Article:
Theory X / Theory Y
There is an interesting and old theory in industrial organizational psychology that looks at the paradigm with which managers view their employees. It takes that world view and then attempts to determine if it has any appreciable impact on the performance of the employees being managed. For those interested in details the theory was crafted by a fellow named Douglas McGregor and he titled the concepts Theory X/Theory Y.
One Of The Most Useful Analysis Of Employee Motivation
The industrial organizational scholars of the day initially balked at the theory and its findings. It was deemed overly simplistic, non-predictive, and of relatively low pragmatic value. Be glad you were not one of these “scholars of the day” because they were wrong. It can instead be argued that this study is one of the most useful analysis of employee motivation ever. And yes, the outcomes were simple. Simple, in this case, is a complement.
Theory Y Folks Had A Fundamental View Of Their Employees As Being
The moral of this social science story is that the best categorization for managerial attitudes involves two groups: Theory X and Theory Y. Theory X folks, as they were termed, had a fundamental view of their employees as being inherently lazy, unmotivated, and very likely to shirk responsibility if left unattended. Theory Y folks had a fundamental view of their employees as being hard working, self-motivated, and driven by a sense of accomplishment and achievement.
The Results Are Always Roughly Repeatable
So what was the impact of the managers’ paradigmatic perspective on the success, or lack thereof, of their respective employees? It was impressive. Theory X managers’ employees showed repeated, consistent, and significant lower performance measures than their Theory Y counterparts. Since this theory has been around for some time it has been repeatedly tested in a wide variety of situations and the results are always roughly repeatable.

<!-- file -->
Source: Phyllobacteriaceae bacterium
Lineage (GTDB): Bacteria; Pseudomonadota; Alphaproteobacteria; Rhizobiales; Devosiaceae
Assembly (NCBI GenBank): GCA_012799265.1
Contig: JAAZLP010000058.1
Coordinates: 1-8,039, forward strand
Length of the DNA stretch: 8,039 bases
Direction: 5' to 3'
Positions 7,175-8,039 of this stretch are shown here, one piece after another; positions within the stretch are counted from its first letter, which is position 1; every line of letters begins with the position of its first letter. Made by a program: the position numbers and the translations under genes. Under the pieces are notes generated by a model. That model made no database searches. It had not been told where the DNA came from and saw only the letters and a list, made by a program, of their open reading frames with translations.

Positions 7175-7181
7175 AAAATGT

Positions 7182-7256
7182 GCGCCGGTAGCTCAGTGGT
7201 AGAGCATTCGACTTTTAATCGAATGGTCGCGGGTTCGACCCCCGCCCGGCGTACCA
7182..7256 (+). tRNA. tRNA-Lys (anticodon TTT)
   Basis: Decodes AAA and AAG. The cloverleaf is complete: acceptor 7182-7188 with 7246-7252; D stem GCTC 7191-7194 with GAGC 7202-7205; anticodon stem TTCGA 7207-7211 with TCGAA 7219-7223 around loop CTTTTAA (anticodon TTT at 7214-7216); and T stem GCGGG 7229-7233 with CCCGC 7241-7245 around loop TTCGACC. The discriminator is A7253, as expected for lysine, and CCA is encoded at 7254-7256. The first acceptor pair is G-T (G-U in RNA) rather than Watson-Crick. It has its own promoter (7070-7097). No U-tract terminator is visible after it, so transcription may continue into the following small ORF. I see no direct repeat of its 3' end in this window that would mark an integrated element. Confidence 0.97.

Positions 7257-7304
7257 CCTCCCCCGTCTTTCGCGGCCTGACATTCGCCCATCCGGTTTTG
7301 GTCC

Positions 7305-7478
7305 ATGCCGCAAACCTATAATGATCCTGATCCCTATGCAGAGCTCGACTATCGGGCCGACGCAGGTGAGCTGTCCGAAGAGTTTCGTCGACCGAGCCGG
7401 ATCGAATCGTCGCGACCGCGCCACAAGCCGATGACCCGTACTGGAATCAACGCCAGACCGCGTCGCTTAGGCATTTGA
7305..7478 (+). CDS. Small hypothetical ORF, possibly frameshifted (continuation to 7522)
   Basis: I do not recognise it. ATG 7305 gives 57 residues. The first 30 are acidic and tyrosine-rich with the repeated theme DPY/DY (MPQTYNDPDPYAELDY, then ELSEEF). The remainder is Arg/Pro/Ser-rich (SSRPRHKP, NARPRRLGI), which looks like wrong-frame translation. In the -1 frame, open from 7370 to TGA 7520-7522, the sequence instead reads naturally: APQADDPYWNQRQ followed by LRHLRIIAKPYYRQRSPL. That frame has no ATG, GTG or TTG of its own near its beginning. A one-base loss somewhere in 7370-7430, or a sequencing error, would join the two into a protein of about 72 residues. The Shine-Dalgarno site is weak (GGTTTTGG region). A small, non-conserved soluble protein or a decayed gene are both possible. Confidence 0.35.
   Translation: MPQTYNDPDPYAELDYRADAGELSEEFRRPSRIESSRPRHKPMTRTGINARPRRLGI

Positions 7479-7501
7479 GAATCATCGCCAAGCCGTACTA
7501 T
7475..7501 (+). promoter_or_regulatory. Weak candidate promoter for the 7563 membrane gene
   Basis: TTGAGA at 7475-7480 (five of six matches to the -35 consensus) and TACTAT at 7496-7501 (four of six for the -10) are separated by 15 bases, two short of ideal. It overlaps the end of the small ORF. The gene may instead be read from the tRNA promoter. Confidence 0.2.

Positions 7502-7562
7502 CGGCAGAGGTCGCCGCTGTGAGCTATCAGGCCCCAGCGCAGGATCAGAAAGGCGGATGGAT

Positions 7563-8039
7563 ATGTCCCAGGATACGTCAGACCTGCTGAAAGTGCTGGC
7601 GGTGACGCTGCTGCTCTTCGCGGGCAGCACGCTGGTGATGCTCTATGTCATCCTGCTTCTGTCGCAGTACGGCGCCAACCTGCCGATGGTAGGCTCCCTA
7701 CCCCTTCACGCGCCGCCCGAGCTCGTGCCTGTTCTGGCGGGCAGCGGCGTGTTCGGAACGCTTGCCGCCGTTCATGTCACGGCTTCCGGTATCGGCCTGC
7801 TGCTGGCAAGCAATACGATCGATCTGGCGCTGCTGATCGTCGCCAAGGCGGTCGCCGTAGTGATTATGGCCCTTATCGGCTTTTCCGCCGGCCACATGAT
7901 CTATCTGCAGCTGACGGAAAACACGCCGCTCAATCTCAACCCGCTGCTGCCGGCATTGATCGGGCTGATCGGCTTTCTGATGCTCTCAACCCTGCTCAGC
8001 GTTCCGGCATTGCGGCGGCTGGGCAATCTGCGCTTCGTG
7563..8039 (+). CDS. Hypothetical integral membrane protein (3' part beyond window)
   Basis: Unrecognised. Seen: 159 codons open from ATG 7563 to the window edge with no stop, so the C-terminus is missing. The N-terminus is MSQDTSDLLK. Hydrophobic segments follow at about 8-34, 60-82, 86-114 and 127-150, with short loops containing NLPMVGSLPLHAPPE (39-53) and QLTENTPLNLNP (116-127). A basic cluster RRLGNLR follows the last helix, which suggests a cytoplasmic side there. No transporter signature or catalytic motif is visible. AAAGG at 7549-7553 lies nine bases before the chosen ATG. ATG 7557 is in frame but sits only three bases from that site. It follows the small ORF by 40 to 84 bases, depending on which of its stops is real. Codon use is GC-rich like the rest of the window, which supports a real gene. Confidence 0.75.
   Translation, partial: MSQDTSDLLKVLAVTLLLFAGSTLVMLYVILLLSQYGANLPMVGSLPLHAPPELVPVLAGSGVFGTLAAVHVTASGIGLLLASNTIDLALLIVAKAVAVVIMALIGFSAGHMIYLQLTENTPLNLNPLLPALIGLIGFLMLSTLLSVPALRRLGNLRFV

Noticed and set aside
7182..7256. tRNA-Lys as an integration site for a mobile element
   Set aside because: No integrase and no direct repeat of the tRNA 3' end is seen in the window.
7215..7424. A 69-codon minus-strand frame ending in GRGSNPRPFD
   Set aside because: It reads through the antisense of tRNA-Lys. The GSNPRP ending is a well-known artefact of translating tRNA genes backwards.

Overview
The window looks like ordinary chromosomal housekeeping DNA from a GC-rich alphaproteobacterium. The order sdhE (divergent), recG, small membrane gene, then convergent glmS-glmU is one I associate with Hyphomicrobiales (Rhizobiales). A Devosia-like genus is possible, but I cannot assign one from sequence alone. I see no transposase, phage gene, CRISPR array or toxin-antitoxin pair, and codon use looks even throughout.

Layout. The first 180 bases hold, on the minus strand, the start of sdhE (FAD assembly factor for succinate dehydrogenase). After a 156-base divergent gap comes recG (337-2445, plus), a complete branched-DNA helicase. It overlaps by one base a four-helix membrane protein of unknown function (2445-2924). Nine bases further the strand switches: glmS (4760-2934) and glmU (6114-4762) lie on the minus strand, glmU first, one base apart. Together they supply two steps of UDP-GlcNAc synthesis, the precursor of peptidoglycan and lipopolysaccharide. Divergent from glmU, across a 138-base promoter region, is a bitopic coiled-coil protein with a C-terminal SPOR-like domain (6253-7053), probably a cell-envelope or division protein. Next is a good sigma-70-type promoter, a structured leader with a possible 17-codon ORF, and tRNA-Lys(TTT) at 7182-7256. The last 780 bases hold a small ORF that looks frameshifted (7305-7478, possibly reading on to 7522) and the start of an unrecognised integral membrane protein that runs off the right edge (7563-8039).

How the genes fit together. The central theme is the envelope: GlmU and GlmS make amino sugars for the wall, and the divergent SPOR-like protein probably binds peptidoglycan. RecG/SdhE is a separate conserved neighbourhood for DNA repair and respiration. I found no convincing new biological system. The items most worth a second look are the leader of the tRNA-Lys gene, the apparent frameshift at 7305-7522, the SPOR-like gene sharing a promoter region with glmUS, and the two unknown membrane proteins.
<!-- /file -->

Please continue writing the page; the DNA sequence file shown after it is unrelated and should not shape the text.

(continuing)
More Recent Research Has Shown
The real question about this research was what can be done with it. It was assumed that Theory X managers were hardwired and that the only role for this research would be in selecting managers. More recent research has shown that Theory X managers can be “repositioned” into Theory Y managers with some training, education, and exposure to Theory Y management concepts. It seems unlikely that core attitudes are all that flexible but rather that their approaches to management are less fixed and the feedback from these approaches will impact these attitudes over time.
So what are you – Theory X or Theory Y? Figure it out and consider a change in attitude, if necessary, and you will see a more productive staff. Beware: this is not an overnight solution. The dramatic differences between X and Y managers’ approaches take time to morph. But as they do the rewards are reaped.
Finally you have an answer to the eternal optometric question: which is better, 1 or 2? The answer is “Y.”
John McDaniel, OD, MLHR